Mila and Justin have a lot of sex scenes together. Obviously you can’t screen test for sexual chemistry; is that the kind of thing where you just roll the dice on and hope for the best?

We spent a lot of time together in my office, a lot of time working and rehearsing. They’re both so fearless – I know this sounds like a douchebag filmmaker thing – but they’re both so fearless. I remember the first scenes we rehearsed were some of the sex scenes, and there was no awkwardness. They just wanted to make it funny. All they cared about was making it funny. They weren’t nervous about anything else. And once you see two people who are so talented and will just do anything to make it work, you knew that they’d be great together. And they have very similar senses of humor. They’ve become close friends.

They seem to talk an awful lot during their sex scenes.

I think that, if given the opportunity, that they say okay, in this sexual encounter between X person and Y person, you can say anything that’s on your without worrying at all about your feelings to help the technique of the sex, I think people would be like, “Oh, really? Okay, that’d be great.” That’s really what this is. It’s like, don’t worry about the feelings, you guys are just friends, if this ends miserably, so be it. And the thing that I liked about this movie that makes it different is, we just talk about the sexual acts, in the beginning. It’s not about how you’re going to feel after. I kept saying, “We are playing basketball, guys. It’s one-on-one, I’m playing with you, and that was a shitty shot. That sucked. Let me show you how to do it.” That’s what it is.

That would be really helpful, actually.

Yeah, if you could just freeze time, say anything you want, and then it goes away and you never talk about it again. I think that in year three of this relationship, if we were to come back to them in year three, I think there’d be some talking, some non-talking, some shut-the-fuck-up-I-don’t-want-to-hear-about it. I think it would be interesting to see where they are in year three.

7817899.jpgOne of the running gags you have in Friends With Benefits is a film-within-a-film, a super-sappy rom-com starring Jason Segel and Rashida Jones. Is that a parody of any particular film, or just the genre in general?

I wanted to do a movie-within-a-movie that when you’re watching it, I wanted people to turn to their friends and say, “Did we see that movie? Didn’t that come out in 2008?” So, I made all the art look very [authentic]. It’s very real. The poster looks like other movie posters. Jason Segel and Rashida Jones could easily be in a movie together. They were in a movie together – I Love You, Man. I wanted to make it look like it was a real movie, and Jason and Rashida were awesome enough to do it for us and play themselves in it.

One thing this film has in common with Easy A is an emphasis on a well-rounded cast. What’s your philosophy toward writing and casting supporting characters?

I don’t like having characters as props. I never want a character to be a prop. To me, all the supporting characters are reflections of the main characters. If you’re my friend, and you don’t say anything, and all you care about is my life, then you’re a fucking douchebag. Why am I friends with you, and why are you friends with me? Everyone else has to have their own journey. Everyone. Again, that’s a douchebag filmmaker thing, “journey,” but these secondary characters all have their own thing going on.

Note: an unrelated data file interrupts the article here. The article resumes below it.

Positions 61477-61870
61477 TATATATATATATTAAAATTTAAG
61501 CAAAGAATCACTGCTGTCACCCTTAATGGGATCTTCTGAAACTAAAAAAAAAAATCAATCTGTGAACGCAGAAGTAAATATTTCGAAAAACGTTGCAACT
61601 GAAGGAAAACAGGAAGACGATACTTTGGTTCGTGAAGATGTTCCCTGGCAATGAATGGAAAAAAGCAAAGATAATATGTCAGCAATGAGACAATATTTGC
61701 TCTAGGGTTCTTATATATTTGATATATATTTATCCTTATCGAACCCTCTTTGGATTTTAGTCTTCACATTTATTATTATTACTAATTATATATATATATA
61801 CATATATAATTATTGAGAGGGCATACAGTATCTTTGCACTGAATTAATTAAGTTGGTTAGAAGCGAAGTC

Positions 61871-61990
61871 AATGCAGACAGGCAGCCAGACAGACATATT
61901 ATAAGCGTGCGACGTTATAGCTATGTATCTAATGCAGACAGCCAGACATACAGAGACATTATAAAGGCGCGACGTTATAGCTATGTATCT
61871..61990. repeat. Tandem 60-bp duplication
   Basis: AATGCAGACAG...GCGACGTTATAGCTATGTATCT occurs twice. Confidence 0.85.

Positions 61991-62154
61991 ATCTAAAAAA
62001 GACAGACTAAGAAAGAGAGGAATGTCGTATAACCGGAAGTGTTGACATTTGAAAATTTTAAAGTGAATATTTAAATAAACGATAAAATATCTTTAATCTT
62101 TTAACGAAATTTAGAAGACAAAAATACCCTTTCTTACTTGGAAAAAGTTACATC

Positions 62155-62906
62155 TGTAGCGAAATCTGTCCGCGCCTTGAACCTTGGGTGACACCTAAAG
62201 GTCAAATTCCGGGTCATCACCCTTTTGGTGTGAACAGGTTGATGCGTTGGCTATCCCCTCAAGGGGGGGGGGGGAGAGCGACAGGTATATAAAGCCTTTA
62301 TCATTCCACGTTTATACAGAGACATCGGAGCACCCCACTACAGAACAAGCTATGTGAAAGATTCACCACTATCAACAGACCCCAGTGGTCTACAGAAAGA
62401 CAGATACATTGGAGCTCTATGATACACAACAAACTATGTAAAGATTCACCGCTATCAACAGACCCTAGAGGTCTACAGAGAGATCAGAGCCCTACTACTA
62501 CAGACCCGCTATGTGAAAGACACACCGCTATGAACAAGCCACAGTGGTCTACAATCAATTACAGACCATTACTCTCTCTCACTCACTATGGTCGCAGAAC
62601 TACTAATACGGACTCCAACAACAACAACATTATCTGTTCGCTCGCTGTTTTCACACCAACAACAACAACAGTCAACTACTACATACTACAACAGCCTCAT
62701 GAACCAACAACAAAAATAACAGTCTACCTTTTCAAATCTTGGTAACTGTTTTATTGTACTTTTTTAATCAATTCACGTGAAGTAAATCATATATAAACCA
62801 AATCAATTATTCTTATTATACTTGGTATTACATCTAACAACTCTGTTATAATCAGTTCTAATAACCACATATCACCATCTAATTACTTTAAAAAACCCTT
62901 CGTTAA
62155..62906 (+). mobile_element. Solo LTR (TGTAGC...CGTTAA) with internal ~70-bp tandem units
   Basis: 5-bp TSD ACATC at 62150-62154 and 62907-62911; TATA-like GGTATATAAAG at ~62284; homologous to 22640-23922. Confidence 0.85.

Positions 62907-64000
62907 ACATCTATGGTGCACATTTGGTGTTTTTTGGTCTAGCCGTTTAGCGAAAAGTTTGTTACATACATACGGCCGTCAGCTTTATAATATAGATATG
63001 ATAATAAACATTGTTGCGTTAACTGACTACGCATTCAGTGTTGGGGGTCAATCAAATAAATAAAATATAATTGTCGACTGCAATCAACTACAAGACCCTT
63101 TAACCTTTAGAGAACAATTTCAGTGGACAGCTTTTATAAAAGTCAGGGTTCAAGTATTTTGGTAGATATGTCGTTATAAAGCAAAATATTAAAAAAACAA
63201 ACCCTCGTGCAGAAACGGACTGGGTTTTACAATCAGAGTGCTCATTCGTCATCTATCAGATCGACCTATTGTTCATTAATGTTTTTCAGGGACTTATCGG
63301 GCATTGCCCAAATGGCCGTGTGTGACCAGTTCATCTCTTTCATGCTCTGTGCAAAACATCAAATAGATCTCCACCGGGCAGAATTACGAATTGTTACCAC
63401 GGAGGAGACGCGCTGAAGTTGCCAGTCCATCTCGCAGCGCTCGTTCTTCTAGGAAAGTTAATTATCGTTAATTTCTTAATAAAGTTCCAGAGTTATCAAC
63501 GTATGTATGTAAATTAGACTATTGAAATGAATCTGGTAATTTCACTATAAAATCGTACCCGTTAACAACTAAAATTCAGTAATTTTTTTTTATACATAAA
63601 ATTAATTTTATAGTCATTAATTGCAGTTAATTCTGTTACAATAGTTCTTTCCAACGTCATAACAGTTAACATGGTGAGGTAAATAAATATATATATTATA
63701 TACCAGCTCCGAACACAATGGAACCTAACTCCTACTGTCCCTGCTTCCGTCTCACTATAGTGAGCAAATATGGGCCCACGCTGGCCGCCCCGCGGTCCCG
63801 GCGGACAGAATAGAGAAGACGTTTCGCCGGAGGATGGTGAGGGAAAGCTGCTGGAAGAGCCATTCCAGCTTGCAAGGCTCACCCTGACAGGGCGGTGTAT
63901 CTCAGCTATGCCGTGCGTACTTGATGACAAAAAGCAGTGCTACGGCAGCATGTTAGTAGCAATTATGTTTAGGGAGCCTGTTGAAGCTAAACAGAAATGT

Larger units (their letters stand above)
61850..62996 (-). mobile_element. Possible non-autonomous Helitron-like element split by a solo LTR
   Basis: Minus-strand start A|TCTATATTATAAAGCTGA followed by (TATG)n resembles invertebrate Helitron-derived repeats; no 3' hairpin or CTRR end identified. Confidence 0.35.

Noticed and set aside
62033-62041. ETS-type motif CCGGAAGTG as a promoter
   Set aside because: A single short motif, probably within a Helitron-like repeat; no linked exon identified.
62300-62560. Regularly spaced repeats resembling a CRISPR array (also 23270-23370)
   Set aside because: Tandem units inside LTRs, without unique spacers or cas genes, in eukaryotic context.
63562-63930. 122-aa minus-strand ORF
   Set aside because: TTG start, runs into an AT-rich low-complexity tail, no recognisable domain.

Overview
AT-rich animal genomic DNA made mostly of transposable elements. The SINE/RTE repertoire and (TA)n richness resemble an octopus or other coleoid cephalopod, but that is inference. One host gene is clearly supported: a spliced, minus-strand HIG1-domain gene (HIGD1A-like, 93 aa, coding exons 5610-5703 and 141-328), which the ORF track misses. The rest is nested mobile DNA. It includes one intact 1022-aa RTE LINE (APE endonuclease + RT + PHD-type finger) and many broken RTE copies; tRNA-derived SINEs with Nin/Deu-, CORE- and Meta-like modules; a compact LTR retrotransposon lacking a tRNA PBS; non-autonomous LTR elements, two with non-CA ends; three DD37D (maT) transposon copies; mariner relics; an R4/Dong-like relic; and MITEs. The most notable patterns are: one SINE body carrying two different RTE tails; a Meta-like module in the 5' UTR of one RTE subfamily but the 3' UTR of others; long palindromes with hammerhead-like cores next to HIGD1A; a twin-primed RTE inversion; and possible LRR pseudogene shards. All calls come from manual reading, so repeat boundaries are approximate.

When did you learn of the existence of No Strings Attached, and what was your reaction?

The original script of this, these guys had written like seven years ago. So they had Friends With Benefits for a long time. And I know Liz Meriwether wrote F**k Buddies. So I knew it was kind of similar. When you’re actually making a movie and you’re concerned with re-writing it and casting it and producing it, you’re so laser-focused on it – and the odds, by the way, of both movies getting made and getting released are so infinitesimal – that the only time I ever really started thinking about it was in the last couple of weeks, when the press started saying it’s the same thing. And I really just want to say: I like No Strings Attached. I saw it; it was great. This is not No Strings Attached. We’re different movies, different tones. People say, “Wow, it’s like Volcano and Dante’s Peak.” Okay – Volcano and Dante’s Peak happen once in a lifetime. This is about a guy and a girl meeting. This is not the second movie of the year to talk about this; this is 10,000th movie of the year to talk about this. People just hooked onto the titles. It’s just a romance; that’s it. It’s not Volcano and Dante’s Peak.

You have a Scientology joke and Jenna Elfman in the same movie. How did you pull that off?

It was a mistake. I write so much stuff on the fly – I just said, “Justin, say this” – and I forgot. I forgot. And then I forgot to tell Jenna. At the screening, I was embarrassed, and I said, “F*ck, I forgot to tell Jenna.” It was awkward. I felt bad.

Friends With Benefits opens everywhere July 22, 2011.